Corrosion Resistant

Because of that chromium, it also is resistant to corrosion. It won’t rust easily or break down and leach into your milk.

Easy to Clean

The surface of stainless steel is smooth and non-absorbant which means you can easily clean and sanitize it.

cleaning a milk bucket rough and tumble farmhouse

Glass For Handling Raw Milk

While I can’t imagine having a milk bucket made of glass, some people do use quart jars and milk directly into them with goats.

This is perfectly fine so long as the glass has been santized. Glass does not heal the same way stainless does, but it is harder to scratch than plastic, especially the inside of say a quart jar.

However, glass can definitely absorb and hold onto flavors so be aware as you store and collect milk.

Always use glass that was intended for food use. I’ve seen gallon-sized pickle jars used (thoroughly cleaned!) but my favorite is just half-gallon and quart-sized mason jars.

If you do milk into a mason jar, be sure you strain the milk into a new clean jar before storing.

Can I use Plastic Lids for Raw Milk?

Yes, but personally I recommend using metal. Again I find the plastic jar lids are harder to clean and the milk definitely sours faster when using plastic lids.

I even bought a nice mason jar lid that has a handle and a pour spout, as my husband always struggles pouring from a jar. The lid has a gasket, but I still found that milk started to sour after a few days. Normally our milk can go up to two weeks before it starts to sour if stored in glass jars with the two-piece metal lids.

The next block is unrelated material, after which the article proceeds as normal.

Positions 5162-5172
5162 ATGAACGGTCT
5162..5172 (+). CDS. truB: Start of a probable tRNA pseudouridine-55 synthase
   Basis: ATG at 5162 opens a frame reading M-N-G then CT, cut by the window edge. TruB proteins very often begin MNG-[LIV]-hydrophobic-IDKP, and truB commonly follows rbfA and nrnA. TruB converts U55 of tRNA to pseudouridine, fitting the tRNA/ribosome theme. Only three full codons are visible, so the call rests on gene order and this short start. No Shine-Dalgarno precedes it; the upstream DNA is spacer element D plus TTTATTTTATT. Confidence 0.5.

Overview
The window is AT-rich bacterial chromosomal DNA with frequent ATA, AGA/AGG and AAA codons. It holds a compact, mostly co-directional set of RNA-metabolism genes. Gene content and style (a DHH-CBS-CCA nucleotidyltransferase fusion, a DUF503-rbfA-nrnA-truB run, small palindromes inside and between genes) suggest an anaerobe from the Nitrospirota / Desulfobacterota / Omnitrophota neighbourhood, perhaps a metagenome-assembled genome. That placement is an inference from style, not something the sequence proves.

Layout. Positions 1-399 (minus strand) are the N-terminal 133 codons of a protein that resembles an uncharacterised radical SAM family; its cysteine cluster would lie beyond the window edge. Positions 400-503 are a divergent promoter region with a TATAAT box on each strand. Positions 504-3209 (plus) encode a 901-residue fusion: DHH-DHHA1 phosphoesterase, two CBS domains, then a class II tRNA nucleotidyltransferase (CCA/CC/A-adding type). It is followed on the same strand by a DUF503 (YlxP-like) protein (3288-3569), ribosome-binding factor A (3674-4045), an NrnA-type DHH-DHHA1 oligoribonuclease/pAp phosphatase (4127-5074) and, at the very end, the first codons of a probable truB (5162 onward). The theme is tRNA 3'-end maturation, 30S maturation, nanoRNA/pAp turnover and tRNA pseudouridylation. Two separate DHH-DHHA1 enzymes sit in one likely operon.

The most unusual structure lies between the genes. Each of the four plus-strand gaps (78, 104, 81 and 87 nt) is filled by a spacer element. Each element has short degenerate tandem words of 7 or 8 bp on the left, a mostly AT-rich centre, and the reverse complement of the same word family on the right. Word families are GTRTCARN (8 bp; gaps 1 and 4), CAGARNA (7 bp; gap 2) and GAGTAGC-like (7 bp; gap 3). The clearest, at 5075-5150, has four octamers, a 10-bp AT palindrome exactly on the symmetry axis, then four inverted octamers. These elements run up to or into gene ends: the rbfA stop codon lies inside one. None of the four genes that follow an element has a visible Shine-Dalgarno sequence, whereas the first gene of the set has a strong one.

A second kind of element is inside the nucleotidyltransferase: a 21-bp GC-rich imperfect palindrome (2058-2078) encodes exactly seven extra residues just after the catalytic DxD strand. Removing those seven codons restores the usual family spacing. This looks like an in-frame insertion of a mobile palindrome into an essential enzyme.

Is Plastic Safe in Cheesemaking?

Yes.

All the plastic molds used in cheesemaking are (or should be) food grade plastic. If you have dipped your toes into cheesemaking you know that it is a highly sanitized process. All materials are cleaned well between uses.

Your cheesemaking supplies aren’t going to be sitting down on your barn floor, meaning it won’t be exposed to all sorts of various poop bacteria.

Finally, the milk you are making into cheese has already been introduced to millions of bacteria when you put in whatever cultures you are using. Cheese can of course still get funky with the wrong bacteria, but if you are being clean and careful it should be just fine. Check out some simple cheese recipes here.

What About Rubber Tubes on Milk Machines?

If you machine milk there is a small amount of rubber used on the milk machine claw and the tubes connecting the claw to your milk pail or milk line.

These are made from food-safe, highly durable material. They are designed specifically for milk use. Here are some other reasons why you don’t need to worry about that little bit of rubber:

  • Milk travels through it quickly.
  • It goes through a three-part sanitizing system every time it is used.
  • The rubber is replaced regularly before it begins to break down.